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Fri 23 March - Sun 24 June 2012
Between them, the National Gallery and the Kupferstichkabinett have in their collecitons most of the paintings and works on paper that the young Adolph Menzel (1815-1905) created depicting the life of Frederick the Great. Besides the many famous pictures from this time, executed with an enthusiastic eye for detail, we also have hundreds of studies, working proofs and woodblocks from the artist's numerous major illustrative series.
The most popular of these series were his wood engravings, totalling just under 400, produced to illustrate the book Geschichte Friedrichs des Großen (or: 'History of Frederick the Great') by Franz Kugler, published in 1840. Thanks to this work, Menzel not only acquired intimate knowledge of the subject, but also gradually developed an image of the monarch that he subsequently varied in a series of paintings over the following years, which, apart from three works lost in the war, will also go on show for the first time together in the exhibition. They portray Frederick II as an enlightened monarch, as a resolute supreme military commander, as a friend of philosophy and the arts: in short a view of Frederick II imbued with bourgeois virtues, which more than half a century after the king's death, served as a role model for Menzel's day.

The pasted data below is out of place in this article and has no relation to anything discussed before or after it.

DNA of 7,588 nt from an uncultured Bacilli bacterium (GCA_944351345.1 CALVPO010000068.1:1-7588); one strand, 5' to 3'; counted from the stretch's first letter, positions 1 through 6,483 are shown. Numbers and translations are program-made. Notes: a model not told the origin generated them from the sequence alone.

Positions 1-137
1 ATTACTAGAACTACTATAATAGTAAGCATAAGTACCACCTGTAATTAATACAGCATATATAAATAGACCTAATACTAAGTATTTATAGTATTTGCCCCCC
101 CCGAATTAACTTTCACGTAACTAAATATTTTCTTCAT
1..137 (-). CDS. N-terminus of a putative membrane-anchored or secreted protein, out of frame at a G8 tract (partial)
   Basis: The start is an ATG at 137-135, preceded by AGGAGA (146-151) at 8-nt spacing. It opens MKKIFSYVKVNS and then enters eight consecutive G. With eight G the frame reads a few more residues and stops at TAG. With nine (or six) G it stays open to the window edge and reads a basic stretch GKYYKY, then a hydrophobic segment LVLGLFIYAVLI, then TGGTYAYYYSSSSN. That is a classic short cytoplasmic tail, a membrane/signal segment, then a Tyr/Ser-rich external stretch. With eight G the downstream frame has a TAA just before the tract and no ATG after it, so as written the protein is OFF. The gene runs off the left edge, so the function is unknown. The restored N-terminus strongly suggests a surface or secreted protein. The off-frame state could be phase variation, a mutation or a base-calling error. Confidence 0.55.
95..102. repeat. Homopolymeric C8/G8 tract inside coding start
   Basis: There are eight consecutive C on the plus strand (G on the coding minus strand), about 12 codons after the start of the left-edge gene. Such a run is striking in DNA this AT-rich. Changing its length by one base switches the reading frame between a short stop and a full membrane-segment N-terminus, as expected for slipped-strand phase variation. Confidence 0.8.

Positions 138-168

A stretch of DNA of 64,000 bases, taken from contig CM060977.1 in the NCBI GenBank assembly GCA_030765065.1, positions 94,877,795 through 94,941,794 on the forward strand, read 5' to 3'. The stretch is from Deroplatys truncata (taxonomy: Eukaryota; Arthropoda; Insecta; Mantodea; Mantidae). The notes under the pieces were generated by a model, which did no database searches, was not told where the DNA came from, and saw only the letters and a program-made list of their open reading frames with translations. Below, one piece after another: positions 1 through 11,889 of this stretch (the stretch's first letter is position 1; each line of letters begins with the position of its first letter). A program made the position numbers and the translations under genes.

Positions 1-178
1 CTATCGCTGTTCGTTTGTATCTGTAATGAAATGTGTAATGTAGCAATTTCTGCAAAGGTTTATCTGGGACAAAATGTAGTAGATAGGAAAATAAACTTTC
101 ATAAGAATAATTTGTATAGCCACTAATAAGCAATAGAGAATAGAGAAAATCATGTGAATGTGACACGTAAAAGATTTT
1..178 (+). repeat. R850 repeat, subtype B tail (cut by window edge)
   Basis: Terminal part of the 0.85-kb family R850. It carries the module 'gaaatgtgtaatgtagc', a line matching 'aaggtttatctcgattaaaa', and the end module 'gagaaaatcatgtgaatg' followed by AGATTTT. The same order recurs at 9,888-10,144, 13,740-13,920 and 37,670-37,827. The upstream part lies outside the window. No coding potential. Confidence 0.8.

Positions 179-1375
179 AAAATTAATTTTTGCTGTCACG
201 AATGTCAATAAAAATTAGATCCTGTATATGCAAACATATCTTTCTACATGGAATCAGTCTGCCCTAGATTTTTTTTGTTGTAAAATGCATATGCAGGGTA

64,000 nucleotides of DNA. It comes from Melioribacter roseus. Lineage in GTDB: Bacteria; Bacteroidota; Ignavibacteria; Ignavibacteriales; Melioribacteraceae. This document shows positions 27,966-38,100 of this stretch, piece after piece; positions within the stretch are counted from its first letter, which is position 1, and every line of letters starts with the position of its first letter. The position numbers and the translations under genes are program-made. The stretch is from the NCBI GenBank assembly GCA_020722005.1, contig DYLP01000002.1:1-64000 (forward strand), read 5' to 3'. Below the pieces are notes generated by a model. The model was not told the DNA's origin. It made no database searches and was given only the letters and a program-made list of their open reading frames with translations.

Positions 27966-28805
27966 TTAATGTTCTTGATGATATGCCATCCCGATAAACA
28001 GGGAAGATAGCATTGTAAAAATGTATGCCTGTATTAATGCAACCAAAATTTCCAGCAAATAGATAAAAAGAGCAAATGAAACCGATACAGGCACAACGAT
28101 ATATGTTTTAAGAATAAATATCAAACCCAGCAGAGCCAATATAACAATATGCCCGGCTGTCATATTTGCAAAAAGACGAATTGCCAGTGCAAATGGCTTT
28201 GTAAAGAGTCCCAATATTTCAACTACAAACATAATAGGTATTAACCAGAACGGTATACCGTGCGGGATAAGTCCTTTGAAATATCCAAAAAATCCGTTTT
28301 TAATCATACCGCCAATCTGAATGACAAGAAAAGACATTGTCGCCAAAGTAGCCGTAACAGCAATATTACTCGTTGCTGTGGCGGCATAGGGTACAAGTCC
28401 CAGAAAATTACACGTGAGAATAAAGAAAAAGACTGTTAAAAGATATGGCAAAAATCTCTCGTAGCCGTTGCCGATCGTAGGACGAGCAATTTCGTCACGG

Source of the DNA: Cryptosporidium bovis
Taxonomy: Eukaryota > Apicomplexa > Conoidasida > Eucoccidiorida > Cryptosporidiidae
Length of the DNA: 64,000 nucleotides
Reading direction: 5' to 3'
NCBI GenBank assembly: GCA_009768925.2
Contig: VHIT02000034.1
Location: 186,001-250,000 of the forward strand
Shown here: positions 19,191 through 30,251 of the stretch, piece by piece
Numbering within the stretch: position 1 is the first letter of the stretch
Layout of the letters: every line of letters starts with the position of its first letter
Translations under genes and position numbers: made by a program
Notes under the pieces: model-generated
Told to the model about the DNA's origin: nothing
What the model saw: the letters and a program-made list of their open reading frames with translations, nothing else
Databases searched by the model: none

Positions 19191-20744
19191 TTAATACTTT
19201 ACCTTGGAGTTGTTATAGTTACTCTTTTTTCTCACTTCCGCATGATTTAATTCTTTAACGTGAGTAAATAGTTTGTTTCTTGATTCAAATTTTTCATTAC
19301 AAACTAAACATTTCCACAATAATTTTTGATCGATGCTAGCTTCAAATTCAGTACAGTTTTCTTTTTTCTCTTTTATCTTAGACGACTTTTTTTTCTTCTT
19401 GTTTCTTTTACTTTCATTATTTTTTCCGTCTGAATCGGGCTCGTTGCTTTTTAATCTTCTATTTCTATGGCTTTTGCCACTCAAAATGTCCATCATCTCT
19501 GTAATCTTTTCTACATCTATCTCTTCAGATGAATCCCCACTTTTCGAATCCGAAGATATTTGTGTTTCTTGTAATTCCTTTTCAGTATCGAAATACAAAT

The exhibition is preceded by a chapter containing depictions of Frederick the Great by artists who actually met him: Antoine Pesne and, most importantly, Daniel Nikolaus Chodowiecki. These pictures served to fuel the mythology surrounding the Prussian king in his own lifetime. Historical and contemporary themes vividly interlock in Menzel's work and the exhibition thus ends with depictions of the actual age he lived in. In Menzel's hands, past and present are captured with equal vigour and attention to detail, presenting us with an image of the fleeting and chance moments of life.
The exhibition is being held as part of a wider series of events called 'Art - King - Enlightenment', coordinated by the Prussian Cultural Heritage Foundation in honour of the 300th anniversary of the birth of Frederick the Great on 24 January 2012.